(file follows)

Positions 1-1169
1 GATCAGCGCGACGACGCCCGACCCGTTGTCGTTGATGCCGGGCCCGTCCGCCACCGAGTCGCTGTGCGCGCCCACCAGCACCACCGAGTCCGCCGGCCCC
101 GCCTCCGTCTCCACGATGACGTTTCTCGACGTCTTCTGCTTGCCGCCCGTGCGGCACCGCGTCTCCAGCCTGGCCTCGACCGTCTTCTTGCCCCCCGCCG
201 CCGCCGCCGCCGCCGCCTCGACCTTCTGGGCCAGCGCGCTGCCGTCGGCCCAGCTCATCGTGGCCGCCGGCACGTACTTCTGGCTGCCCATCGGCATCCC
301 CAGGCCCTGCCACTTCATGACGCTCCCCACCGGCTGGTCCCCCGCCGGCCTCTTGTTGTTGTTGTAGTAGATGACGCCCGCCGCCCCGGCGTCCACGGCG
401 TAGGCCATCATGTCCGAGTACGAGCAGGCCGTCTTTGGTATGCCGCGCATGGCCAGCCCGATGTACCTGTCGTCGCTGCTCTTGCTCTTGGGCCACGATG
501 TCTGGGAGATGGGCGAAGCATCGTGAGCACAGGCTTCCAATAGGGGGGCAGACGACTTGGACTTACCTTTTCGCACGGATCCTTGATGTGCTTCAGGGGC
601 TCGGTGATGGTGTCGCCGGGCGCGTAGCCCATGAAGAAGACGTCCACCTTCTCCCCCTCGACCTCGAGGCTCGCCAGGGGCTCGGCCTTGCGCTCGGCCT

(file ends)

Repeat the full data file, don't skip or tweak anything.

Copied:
Positions 1-1169
1 GATCAGCGCGACGACGCCCGACCCGTTGTCGTTGATGCCGGGCCCGTCCGCCACCGAGTCGCTGTGCGCGCCCACCAGCACCACCGAGTCCGCCGGCCCC
101 GCCTCCGTCTCCACGATGACGTTTCTCGACGTCTTCTGCTTGCCGCCCGTGCGGCACCGCGTCTCCAGCCTGGCCTCGACCGTCTTCTTGCCCCCCGCCG
201 CCGCCGCCGCCGCCGCCTCGACCTTCTGGGCCAGCGCGCTGCCGTCGGCCCAGCTCATCGTGGCCGCCGGCACGTACTTCTGGCTGCCCATCGGCATCCC
301 CAGGCCCTGCCACTTCATGACGCTCCCCACCGGCTGGTCCCCCGCCGGCCTCTTGTTGTTGTTGTAGTAGATGACGCCCGCCGCCCCGGCGTCCACGGCG
401 TAGGCCATCATGTCCGAGTACGAGCAGGCCGTCTTTGGTATGCCGCGCATGGCCAGCCCGATGTACCTGTCGTCGCTGCTCTTGCTCTTGGGCCACGATG
501 TCTGGGAGATGGGCGAAGCATCGTGAGCACAGGCTTCCAATAGGGGGGCAGACGACTTGGACTTACCTTTTCGCACGGATCCTTGATGTGCTTCAGGGGC
601 TCGGTGATGGTGTCGCCGGGCGCGTAGCCCATGAAGAAGACGTCCACCTTCTCCCCCTCGACCTCGAGGCTCGCCAGGGGCTCGGCCTTGCGCTCGGCCT